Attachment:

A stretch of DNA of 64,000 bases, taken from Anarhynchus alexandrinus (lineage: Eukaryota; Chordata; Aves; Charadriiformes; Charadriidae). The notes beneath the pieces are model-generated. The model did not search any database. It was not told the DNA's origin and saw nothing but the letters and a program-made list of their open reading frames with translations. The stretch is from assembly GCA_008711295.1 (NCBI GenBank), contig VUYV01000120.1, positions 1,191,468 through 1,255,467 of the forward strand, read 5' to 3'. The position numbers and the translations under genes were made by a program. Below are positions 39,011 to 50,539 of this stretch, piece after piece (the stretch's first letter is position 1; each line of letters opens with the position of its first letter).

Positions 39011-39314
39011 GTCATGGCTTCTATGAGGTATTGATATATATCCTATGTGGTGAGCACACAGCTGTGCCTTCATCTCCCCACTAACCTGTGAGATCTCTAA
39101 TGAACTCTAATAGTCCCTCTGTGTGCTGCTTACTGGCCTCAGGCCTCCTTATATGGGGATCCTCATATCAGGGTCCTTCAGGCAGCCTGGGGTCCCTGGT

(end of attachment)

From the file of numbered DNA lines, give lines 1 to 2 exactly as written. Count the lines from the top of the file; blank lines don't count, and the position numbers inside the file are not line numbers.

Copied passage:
A stretch of DNA of 64,000 bases, taken from Anarhynchus alexandrinus (lineage: Eukaryota; Chordata; Aves; Charadriiformes; Charadriidae). The notes beneath the pieces are model-generated. The model did not search any database. It was not told the DNA's origin and saw nothing but the letters and a program-made list of their open reading frames with translations. The stretch is from assembly GCA_008711295.1 (NCBI GenBank), contig VUYV01000120.1, positions 1,191,468 through 1,255,467 of the forward strand, read 5' to 3'. The position numbers and the translations under genes were made by a program. Below are positions 39,011 to 50,539 of this stretch, piece after piece (the stretch's first letter is position 1; each line of letters opens with the position of its first letter).

Positions 39011-39314